In AverMedia they are probably very certain that people watch TV right in front of a monitor, and a remote control seems to be a useless things... Well, you have to use arrows to change channels (up and down) and adjust volume (left and right).
As for sensitivity of the tuner, I must say that the radio unit of the Aver is its bottleneck, because a signal is much clearer when received via the Panasonic NV-SD450 VCR which was connected to the video-in of the AVerTv USB. But it doesn't mean that Aver has everything awful: it's Ok, though it can be better.
The tuner shows a signal from the video tape recorder decently. PAL, SECAM, NTSC were displayed excellently, at least, with the cassettes and VCR I used in the tests.
Remember I mentioned that if the upsized image of 320x240 with smoothing enough..? Well, it means that if quality of home video recording in the VHS format suits you, you won't be disappointed. Of course, it's worse than 576 television lines, but for most people 240 is enough; plus, you get rid of the problem of TV interlace and herring-bone patterns on the screen.
The last thing to be mentioned is a black strip which can be seen on the right of the video image. It also remains in case of the capture. This is a downside.
Sometimes, when we enabled the TV tuner, the pointer of the Logitech USB M-BJ69 mouse was tending to left, even though it was connected to another USB controller (there are three in all on the board). It can be cured by reconnecting the tuner to the computer. May I ask owners of this tuner and the Creative Web Cam Go inform me if you notice something similar.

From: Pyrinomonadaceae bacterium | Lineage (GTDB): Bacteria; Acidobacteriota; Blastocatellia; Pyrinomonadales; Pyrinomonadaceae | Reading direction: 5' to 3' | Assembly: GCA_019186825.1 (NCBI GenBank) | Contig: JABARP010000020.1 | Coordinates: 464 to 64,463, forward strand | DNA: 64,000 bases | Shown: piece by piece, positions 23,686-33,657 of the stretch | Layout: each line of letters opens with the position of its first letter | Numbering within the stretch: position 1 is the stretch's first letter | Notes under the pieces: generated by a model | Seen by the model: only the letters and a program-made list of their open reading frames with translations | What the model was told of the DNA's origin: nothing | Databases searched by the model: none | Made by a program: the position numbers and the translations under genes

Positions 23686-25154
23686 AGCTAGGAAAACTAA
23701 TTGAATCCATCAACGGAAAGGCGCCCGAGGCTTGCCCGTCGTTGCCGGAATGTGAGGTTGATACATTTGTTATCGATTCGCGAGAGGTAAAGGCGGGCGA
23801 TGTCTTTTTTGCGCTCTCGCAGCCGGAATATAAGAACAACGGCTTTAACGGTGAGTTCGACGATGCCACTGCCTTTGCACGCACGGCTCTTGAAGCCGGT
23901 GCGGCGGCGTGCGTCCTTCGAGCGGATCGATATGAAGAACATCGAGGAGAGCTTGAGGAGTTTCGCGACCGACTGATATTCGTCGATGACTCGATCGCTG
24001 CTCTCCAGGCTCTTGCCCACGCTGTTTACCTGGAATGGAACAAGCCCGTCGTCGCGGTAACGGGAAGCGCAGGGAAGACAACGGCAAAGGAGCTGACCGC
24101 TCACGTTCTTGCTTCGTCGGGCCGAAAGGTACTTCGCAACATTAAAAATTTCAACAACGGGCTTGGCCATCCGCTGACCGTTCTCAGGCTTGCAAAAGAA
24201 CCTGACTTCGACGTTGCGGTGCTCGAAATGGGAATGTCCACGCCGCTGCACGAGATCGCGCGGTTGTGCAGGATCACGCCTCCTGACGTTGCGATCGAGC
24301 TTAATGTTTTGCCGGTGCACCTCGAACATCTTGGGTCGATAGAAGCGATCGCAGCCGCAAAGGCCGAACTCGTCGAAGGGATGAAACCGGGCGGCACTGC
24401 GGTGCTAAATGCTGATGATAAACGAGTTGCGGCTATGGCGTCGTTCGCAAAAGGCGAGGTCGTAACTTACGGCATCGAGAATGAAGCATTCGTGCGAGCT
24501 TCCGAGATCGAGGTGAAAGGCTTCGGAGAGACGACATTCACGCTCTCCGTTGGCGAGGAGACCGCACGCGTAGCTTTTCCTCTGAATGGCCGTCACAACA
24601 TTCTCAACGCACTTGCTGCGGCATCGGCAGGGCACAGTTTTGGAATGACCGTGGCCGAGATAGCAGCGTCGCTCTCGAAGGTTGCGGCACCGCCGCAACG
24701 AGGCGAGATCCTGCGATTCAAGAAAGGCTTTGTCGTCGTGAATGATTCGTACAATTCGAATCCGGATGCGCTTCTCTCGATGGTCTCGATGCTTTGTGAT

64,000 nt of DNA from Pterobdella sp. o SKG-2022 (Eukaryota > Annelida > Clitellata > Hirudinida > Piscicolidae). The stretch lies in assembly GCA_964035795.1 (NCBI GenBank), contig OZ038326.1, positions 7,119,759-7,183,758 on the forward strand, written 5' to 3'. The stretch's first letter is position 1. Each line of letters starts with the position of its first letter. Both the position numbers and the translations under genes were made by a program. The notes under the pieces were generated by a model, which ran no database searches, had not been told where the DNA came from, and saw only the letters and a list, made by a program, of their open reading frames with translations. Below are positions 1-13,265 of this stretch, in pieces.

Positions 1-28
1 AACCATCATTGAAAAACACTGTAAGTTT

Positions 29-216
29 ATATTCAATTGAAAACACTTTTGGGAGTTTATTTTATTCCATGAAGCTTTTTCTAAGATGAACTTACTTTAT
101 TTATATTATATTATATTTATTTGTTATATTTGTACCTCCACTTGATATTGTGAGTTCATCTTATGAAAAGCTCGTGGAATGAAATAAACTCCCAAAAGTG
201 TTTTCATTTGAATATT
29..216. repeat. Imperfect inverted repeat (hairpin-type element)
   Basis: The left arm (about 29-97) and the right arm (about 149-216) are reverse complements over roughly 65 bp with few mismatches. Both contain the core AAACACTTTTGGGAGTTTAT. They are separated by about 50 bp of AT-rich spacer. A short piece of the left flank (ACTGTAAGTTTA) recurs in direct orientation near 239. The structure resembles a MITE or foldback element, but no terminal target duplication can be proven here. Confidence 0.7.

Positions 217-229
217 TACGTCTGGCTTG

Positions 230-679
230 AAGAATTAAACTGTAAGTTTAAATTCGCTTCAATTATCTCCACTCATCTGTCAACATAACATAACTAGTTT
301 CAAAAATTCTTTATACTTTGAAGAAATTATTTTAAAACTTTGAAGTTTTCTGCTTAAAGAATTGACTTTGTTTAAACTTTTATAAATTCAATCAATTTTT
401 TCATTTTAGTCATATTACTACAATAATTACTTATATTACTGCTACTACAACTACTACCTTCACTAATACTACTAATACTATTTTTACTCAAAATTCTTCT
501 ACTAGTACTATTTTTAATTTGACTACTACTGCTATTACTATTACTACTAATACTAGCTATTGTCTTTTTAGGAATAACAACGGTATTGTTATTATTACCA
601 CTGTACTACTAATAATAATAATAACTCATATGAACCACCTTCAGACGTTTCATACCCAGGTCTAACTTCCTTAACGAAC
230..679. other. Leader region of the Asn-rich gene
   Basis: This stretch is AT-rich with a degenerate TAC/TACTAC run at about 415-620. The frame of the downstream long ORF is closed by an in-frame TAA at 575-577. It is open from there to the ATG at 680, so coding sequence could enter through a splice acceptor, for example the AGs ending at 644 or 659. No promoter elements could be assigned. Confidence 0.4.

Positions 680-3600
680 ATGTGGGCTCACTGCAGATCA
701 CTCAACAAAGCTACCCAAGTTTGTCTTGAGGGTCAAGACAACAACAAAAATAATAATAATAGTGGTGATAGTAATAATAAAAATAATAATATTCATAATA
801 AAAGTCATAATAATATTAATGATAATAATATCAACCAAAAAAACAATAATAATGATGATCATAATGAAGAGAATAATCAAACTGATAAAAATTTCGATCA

The radio unit is standard and produced by Philips. Such unit is used in many internal TV tuners.
Apart from the radio unit there are 4 chips. One is buffer memory (marked as ESMT); it's used for temporary storage of frames while data are compressed and transferred.
The Winbond W9968CF chip is certainly in charge of video transfer via USB. Despite the maximum bandwidth of 12 Mbit/s the chip allows for 8 Mbit at most, allegedly in order to save space for USB mice and other peripherals. It means that USB tuners and USB cameras (some of which are also based on this chip) have leeway to grow even on the USB 1.1 bus. The chip can compress video image into MJPEG on the fly and transfer up to 30 fps in 352x288 (10-15 fps in 640x480). It looks as if the chip doesn't support interlacing because it was originally developed for web cameras, and I failed to find the opposite in its technical documentation, that is why the mode of 640x480 for a video signal is just a usual marketing trick.
The third chip, Philips SAA7111AHZ, is a multistandard video-input processor with an integrated anti-aliasing filter.
And the last chip, PT2313L, is a 4-channel audio processor supporting volume adjustment and having an equalizer and 3D sound functions. I don't understand why they used such a solution because the most functions of the chip are not supported by standard software...
In spite of a low throughput of the USB 1.1 bus the device allows for watching
television programs comfortably, though in a lower, than standard, resolution.
Alexey Borodin aka TovaL (firstname.lastname@example.org)